Physical location

One of the main connections between nervous system and endocrine system is the hypothalamus, also called the neuroendocrine integration. Hypothalamus as such is not counted as one of the endocrine glands and can therefore not be found at picture 32 above. However, it is so closely related and even physically connected to the pituitary gland, that it pretty much can be understood as one and the same organ in one and the same physical location.

The pituitary gland is well known for having it´s own real seat, physically. A saddle that is, and a rather sophisticated one, as it is called the Turkish saddle, sella turcica1; see the black arrow at picture below. It is carved into one of the most special bones in the head: The sphenoid bone2.

The following picture to the left shows the sphenoid bone with it´s wings extending behind the eyes and joining the temporal and zygomatic bones at both sides.

Mythology and heraldic

This structure – the sphenoid bone and the complex of the pituitary gland and the hypothalamus – in combination may be, what inspired Egyptian priests and artists, when they created the image of the Winged Sun or the Winged Disk, as it is found for instance in Thebes3.

Looking at the face at the picture at the top you can see the wings and the seat of that, which bridges the spirit world and the physical world in the human body.

The wings of the sphenoid bone may have played a role in the development of the ancient character Mercury4, the god for traders and thieves. And by the way other sophisticated headgear throughout the Middle Ages.

From the ancient god up through the times the wings actually became more or less synonymous with an eagle, as can be seen at some of the helmets5. This same eagle also found it´s way into the heraldic6.

As late as 1905 a quite important figure portrayed himself with a very impressive hat, wearing a white eagle.

Even his moustache carries the features of the sphenoid bone! The Germain Kaiser Wilhelm II7 was, I presume, the last to wear the eagle helmet.

For the sake of continuity we can pose three eagles, that have changed the course of history over the last two millennia: The Roman, the Germain and the US. During the Second World War the German and the US eagles fought as opponents. See picture below.

We could go on and mention companies like Chrysler, Mini, Aston Martin, Bentley and Harley-Davidson, which all have the winged sun in their logos.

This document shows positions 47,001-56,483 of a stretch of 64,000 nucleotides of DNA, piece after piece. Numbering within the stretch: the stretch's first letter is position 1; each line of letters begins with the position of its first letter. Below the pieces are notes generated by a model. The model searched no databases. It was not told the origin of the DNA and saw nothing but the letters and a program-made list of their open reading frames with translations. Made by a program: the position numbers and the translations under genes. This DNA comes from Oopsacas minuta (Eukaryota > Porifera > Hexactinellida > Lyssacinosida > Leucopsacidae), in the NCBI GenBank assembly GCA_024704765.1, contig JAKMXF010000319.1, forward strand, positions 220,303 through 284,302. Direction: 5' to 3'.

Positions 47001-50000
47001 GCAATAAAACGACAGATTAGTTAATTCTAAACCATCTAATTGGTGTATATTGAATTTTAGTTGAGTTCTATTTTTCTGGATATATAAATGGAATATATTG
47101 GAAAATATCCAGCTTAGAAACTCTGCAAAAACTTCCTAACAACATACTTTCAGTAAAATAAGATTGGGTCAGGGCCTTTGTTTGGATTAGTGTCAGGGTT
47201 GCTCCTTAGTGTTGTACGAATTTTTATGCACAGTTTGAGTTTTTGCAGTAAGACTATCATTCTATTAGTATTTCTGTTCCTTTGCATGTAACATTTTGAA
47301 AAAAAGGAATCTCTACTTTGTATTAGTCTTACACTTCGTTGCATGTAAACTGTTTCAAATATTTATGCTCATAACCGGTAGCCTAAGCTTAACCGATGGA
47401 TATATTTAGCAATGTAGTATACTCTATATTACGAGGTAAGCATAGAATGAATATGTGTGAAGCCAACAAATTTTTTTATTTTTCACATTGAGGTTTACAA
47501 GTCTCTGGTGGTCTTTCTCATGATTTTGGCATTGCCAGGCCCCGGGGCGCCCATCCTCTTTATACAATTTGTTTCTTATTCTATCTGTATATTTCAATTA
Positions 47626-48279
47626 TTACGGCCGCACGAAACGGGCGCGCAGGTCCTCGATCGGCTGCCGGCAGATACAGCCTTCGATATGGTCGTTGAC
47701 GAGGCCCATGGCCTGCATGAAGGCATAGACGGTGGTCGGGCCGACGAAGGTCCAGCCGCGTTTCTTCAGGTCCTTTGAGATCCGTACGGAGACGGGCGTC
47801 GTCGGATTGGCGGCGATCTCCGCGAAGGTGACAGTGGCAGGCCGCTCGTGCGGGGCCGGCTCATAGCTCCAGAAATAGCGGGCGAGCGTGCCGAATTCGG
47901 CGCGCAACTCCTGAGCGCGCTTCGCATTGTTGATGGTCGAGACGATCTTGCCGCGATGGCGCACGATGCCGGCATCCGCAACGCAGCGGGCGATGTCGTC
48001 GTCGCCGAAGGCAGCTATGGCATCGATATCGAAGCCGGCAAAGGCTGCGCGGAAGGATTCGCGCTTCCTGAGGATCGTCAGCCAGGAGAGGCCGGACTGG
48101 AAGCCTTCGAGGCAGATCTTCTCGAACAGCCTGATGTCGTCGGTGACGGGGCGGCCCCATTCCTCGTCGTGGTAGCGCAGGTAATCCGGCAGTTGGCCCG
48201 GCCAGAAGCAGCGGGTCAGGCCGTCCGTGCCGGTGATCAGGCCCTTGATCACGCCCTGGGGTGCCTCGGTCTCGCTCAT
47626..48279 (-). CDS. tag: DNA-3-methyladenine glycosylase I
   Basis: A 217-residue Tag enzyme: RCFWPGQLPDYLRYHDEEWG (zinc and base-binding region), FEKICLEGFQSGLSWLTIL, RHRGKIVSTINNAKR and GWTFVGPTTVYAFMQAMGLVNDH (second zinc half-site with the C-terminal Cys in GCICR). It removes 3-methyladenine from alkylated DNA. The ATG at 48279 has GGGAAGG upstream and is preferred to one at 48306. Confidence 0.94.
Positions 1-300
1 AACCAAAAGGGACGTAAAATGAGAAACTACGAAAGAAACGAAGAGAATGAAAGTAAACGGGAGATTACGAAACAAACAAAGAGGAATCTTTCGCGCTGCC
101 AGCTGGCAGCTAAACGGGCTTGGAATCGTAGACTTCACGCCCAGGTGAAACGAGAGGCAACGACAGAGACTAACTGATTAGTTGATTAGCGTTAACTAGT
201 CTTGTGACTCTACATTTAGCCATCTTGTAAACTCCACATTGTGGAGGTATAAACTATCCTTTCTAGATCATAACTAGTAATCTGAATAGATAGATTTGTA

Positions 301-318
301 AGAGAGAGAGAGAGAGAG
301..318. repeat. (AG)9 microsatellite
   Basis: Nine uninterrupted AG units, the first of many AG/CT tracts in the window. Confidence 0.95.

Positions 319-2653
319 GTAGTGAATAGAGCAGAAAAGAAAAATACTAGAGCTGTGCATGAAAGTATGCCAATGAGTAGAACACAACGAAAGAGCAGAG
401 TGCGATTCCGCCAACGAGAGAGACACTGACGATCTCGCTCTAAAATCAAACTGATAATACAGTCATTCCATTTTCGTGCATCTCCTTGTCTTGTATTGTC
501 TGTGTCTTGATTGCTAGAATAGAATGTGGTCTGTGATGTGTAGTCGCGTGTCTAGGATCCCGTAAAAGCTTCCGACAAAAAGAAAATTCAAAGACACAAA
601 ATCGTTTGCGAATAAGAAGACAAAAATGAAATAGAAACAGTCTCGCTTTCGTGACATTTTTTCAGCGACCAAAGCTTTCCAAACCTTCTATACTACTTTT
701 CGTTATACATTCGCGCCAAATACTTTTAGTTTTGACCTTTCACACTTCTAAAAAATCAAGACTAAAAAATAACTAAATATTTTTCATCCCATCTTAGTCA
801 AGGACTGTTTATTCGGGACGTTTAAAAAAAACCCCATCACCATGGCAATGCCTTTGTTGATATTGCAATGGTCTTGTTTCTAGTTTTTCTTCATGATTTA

But maybe it has become perfectly clear by now, just how important this connection between the physical body and the spirit has been throughout all times. And more surprisingly, even today in companies, for entire countries and for warfare, not the least.

Keep in mind, these organisations and state institutions are not regarded as religious in any way, shape or form! See picture 38.

Hypothalamus function

Hypothalamus is part of the limbic brain. The limbic system has made the journey from the creation of the reptiles, and as such it entails and controls the functions, that we ascribe to animals. Instincts and impulses to sleep, eat, mate, fight or flee. Or in other words: Stress, growth and reproduction.

An impulse of a Paralysis is transmitted through the dorsal vagus via relays to the hypothalamus. From there it is transmitted further on to the pituitary gland. Here signal hormones are created on the fly, though some reserves are held in store.

1 Pituitary gland

Though the pituitary gland often is called the master, we now may assume, that actually the hypothalamus has a great deal to say. Maybe that is not such a big deal.

Trying to connect the dots here is not easy. Actually some of the pituitary gland´s processes are controlled by the pineal gland; so much for the “Master”!

The next interesting thing is, that different glands regulate different aspects of the same processes in the body. Hence the same symptom may originate in more glands or even in their cooperation.

On demand from the hypothalamus the pituitary gland reduces or increases the amount of more than a handful of distinct different hormones. They control processes as different as:

  • Growth
  • Blood pressure
  • Aspects of pregnancy and birth and stimulation of uterus
  • Milk production
  • Sex organs
  • Thyroid gland
  • Food to energy
  • Water and osmolarity regulation
  • Reabsorption of water by the kidneys
  • Temperature
  • Pain relief
  • Stress